Theory X vs Theory Y in organizational strategy


In organizational strategy, there are two leading theories, Theory X and Theory Y. These two theories describe the style of the approach to leadership from management. The two theories could not be more different.

TSW Training states that social psychologist Douglas McGregor put forward his Theory X and Theory Y in his 1960 book, The Human Side of Enterprise. These theories explain two contrasting management styles based on what managers believe motivates their employees.

Theory X focuses on very strict business management with a high tendency to micro-manage employees. Theory Y gives employees more freedom and allows them to work on their own to meet deadlines without micromanaging.

Focusing on Theory X, this article will go into detail about what it is, the pros and cons of implementing it, and the leading ways to employ theory X within an organization. 

What is Theory X?

Theory X focuses on the concept that no employee likes to work or take responsibility. This theory has fallen to the wayside in recent years but is still employed, especially in larger companies, due to the volume of employees.

According to, organizations with a Theory X approach tend to have several tiers of managers and supervisors to oversee and direct workers. Authority is rarely delegated, and control remains firmly centralized. This hierarchy is the most typical approach to implementing Theory X.

This level of managing employees down to every detail can help companies meet their deadlines with less stress but affects the employees who do not feel trusted by their employer. It could be likened to having someone stand over your shoulder for every task you have been assigned to complete.

The leading idea behind this theory being implemented is that in larger organizations, it is harder to control aspects, so the company may focus on what they are able to control, which is employees at each level. In doing so, the company creates a hierarchy of management levels, each watching the level directly below them, dividing the work of supervising the employees.

Theory X also places value on the manager’s personal motivations over the employees. The manager could be the one that is looking for a promotion if everything is completed on time or perhaps a bonus. This places a lower value on the employees within the organization under that manager, as the managers are looking out for themselves and not their employees.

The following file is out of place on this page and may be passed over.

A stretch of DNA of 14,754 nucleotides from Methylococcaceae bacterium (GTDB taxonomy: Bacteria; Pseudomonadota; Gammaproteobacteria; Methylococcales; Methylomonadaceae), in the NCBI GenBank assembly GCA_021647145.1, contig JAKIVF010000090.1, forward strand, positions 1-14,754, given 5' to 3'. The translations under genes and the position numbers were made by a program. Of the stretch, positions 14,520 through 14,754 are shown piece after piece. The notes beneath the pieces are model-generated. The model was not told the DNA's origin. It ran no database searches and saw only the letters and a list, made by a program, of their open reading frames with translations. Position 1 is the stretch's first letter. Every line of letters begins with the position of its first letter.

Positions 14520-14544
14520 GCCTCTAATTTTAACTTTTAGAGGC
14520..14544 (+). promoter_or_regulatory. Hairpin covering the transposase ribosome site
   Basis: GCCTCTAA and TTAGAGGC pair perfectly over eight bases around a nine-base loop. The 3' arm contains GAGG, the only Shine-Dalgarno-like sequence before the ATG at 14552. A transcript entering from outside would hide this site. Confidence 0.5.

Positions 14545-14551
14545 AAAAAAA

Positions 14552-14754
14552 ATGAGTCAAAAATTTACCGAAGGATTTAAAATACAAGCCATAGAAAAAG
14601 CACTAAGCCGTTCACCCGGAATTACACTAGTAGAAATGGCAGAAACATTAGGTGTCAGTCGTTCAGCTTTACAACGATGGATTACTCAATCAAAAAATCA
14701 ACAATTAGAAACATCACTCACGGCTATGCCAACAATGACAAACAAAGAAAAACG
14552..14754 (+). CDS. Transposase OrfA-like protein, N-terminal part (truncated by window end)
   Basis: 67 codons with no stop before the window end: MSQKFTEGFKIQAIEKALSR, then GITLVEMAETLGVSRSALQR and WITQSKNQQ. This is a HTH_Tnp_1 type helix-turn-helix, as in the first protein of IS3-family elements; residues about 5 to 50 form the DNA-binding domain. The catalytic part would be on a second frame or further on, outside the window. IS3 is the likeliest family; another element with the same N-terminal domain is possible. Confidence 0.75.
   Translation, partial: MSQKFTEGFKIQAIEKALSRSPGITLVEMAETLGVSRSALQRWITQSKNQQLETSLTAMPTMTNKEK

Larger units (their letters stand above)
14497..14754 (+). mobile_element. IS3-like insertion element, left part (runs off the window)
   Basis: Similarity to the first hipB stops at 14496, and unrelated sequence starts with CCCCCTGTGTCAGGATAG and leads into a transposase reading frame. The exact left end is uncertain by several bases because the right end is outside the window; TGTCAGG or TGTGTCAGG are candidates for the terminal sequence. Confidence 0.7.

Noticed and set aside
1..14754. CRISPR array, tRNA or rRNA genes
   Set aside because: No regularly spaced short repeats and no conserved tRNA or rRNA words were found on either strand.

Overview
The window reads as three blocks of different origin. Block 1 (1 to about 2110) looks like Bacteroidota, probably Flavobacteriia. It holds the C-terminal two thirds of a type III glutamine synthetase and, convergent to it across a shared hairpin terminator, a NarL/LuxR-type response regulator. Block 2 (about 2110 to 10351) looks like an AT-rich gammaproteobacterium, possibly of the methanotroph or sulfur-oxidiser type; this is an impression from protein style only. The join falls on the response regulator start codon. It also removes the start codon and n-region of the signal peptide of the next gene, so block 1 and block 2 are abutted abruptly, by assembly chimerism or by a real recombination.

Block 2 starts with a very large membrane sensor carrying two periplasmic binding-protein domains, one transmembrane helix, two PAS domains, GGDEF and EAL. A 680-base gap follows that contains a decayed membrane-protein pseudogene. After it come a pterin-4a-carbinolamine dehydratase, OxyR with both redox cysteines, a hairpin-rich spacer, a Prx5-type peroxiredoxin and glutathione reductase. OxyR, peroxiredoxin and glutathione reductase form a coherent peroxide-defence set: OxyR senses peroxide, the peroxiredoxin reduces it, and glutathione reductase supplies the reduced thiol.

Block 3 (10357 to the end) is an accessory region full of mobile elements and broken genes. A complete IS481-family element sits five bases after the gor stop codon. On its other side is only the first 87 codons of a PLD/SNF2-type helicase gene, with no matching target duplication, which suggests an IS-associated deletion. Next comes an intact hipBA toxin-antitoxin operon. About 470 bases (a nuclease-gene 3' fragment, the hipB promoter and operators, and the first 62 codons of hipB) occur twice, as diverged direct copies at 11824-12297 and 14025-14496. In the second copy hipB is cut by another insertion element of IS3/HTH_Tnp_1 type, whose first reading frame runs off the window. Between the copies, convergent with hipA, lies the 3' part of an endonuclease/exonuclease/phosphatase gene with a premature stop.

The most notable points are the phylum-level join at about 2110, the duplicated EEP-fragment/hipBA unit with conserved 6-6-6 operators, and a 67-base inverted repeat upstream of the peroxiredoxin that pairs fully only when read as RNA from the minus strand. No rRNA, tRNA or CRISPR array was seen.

Pros of Theory X

There will always be employees who need more supervision and work better with direct and constant instructions. These types of employees thrive but do not go above and beyond. However, all work is completed on time and in full.

The hierarchy approach also allows each manager to lead only a handful of employees at once, making it easier to shadow employees and focus on their outputs. While this approach would mean more managers, it also means more completed work.

Implementing Theory X can also lead to high efficiency for the organization. High outputs can increase profit which could offset the cost of the high turnover. Depending on the type of organization, this would lead to improved satisfaction from customers.

Cons of Theory X

Many employees will struggle against the constant supervision in Theory X. This can lead to a high turnover of employees and end up costing the organization more in hiring and training.

Theory X can also lead to a toxic work environment where management thrives on power over their direct employees. This can create a culture of threats instead of rewards which many would view as a toxic work environment.

With high turnover, the organization would also lack willing employees who want to go above and beyond for their organization. This would limit innovation within the organization as well as ambition. The organization would have fewer people that want to stay and work their way up the levels, desiring promotions.